EU PiG Newsletter April 2107

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Hi, this is the first newsletter of the EU PiG project, introducing some of the work of partner organisations and the Regional Pig Innovation Groups (RPIGs) in each of the 13 EU member states involved highlighting the key aspects of the project, along with other related activity.  I hope the information is of interest and useful, but you are also welcome to consider and contribute to the discussion group on Linked-In and comment through the EU PiG Twitter page.
 

Steve Bradley
EU PiG Innovation Group


An introduction to EU PiG by IRTA...

In March, researchers from IRTA, the research institute owned by the Government of Catalonia, were invited to give a short talk to introduce the EU Pig project at the Annual General meeting of The Catalan Association of Pig Producers (PORCAT).

The meeting was in two parts, a first part of internal presentations for the association members, during which Dr. Emma Fàbrega presented the background to the EU PiG project,  to promote the involvement of the producers, and a second part in which the members could attend a conference by Dr. Bruno González on the reduction of use of antimicrobials. The meeting was closed by the Catalan Councillor of Agriculture, Ms. Meritxell Serret.

More information available in the press release (in Catalan) at the PORCAT portal.


TEAGASC and EU PiG - the ‘Grand Prix’ competition to find best practice amongst pig producers..

In early March, Ciarán Carroll, Head of the Pig Development Department of TEAGASC (Ireland) circulated a newsletter to farmers and industry people working in the pig sector. It provided the background to the projects launch, and the aims of the network around the coordination, collaboration, and sharing of findings from existing pre-farm gate research, including the sharing of best practice on technical production, along with approaches to knowledge transfer with pig producers and associated advisors.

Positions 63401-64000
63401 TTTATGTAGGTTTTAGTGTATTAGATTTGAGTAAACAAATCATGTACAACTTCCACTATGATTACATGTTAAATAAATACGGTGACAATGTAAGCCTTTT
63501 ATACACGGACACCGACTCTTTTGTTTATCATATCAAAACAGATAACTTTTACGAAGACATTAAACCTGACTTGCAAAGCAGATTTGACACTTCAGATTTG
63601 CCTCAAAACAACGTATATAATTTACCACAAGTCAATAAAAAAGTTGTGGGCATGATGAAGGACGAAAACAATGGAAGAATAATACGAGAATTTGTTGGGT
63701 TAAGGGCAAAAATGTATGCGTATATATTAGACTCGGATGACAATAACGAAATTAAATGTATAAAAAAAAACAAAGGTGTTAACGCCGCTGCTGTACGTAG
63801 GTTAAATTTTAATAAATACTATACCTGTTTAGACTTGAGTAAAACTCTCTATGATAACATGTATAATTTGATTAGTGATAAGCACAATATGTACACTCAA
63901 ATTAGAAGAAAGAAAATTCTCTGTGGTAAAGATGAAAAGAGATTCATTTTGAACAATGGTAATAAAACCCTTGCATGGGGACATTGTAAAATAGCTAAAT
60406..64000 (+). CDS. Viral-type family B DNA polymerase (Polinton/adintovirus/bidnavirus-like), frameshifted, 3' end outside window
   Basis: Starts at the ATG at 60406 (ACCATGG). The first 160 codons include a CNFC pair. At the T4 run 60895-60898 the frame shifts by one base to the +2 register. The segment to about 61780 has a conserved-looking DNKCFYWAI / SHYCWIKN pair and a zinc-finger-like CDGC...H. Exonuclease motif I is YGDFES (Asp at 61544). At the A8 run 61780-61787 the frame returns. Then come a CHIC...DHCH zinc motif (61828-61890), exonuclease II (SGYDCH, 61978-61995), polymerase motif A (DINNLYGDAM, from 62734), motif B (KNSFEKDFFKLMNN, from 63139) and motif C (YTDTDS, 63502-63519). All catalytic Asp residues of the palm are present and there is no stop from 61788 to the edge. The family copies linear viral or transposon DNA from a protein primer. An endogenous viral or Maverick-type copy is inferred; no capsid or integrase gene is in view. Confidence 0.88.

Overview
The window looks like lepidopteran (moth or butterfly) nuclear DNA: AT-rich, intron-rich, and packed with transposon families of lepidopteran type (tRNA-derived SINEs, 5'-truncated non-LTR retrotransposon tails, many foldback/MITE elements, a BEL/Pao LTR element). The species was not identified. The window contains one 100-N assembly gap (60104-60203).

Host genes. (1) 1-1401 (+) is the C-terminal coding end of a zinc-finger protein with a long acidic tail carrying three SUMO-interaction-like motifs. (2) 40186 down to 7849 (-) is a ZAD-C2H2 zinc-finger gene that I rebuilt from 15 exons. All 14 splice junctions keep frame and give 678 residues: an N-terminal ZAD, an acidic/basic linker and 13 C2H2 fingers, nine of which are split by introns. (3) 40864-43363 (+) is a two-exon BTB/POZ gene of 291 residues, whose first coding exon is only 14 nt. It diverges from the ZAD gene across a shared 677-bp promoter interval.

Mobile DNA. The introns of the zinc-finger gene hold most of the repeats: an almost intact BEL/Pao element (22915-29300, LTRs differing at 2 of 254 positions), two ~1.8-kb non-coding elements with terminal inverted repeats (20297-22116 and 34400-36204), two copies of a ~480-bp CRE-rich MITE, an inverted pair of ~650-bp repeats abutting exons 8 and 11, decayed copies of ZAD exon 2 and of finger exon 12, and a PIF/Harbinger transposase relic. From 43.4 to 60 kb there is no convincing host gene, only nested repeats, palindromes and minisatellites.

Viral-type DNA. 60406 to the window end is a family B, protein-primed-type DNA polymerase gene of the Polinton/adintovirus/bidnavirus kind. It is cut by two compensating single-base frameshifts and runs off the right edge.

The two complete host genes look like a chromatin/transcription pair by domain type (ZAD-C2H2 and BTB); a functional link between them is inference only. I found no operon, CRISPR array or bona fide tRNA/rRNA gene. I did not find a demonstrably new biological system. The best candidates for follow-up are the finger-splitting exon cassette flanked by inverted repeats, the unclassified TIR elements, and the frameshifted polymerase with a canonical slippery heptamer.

More at the TEAGASC website and Twitter @TeagascPig


Key risks for tail biting in pigs, and practical suggestions to help reduce these risks on-farm.

In seeking best practice from pig producers through the ‘Grand Prix’, one of the 8 topics being considered by the project as part of the ‘animal welfare’ theme is tail docking.  As part of the wider tail biting issue, this new web-based husbandry advisory tool, or WebHAT has just been developed and published through AHDB in the UK.

It is an interactive resource for farmers and vets, providing information about the key risks for tail biting in pigs and practical suggestions to help reduce these risks on farm.  Information taken from evidence-based sources and scientific literature enables users to identify a number of risks associated with tail biting.  It can then be used to generate a report of prioritised, key tail-biting risks found on a farm and obtain suggestions to address them.

More information available at WebHAT


An EU report on study visits to share good practice on rearing pigs with intact tails...

A report DG Health & Food Safety recently published (Feb 2017), provides evidence that there are solutions to counter the commonly held belief that rearing pigs and avoiding tail docking is impossible.Based on visits to three countries where tail docking is not performed routinely (Finland, Sweden and Switzerland), it summarises good practices to rear pigs with intact tails.

Based on visits to three countries where tail docking is not performed routinely (Finland, Sweden and Switzerland), it summarises good practices to rear pigs with intact tails.
It finds the key is lower stress levels through active management of enrichment materials; feed and air quality; reduction of competition between animals and good animal health status.

Click here for more information


AHDB visit to Germany...

The trial and education farm Futterkamp, in Blekendorf, in the state of Schleswig-Holstein, Germany, played host to a number of the AHDB technical team last week. The facility brings teaching and animal research together and the team had a chance to observe the operation of novel building technologies and precision livestock management techniques in situ.

Dominic Chairman, the technical manager said, "It's been a really valuable trip and an interesting insight into the environmental and other legislative challenges facing the German industry, many of which parallel our own. It's been an excellent opportunity to gain an in-depth understanding of the questions that need to be answered when considering pig house ventilation".

More information in the AHDB weekly news – 7 April 2017 issue.

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Exchanging knowledge, sharing innovation. Action to improve the pig industry.

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EU PiG Grand Prix

A contest to identify best practice in each of the project's four thematic areas.

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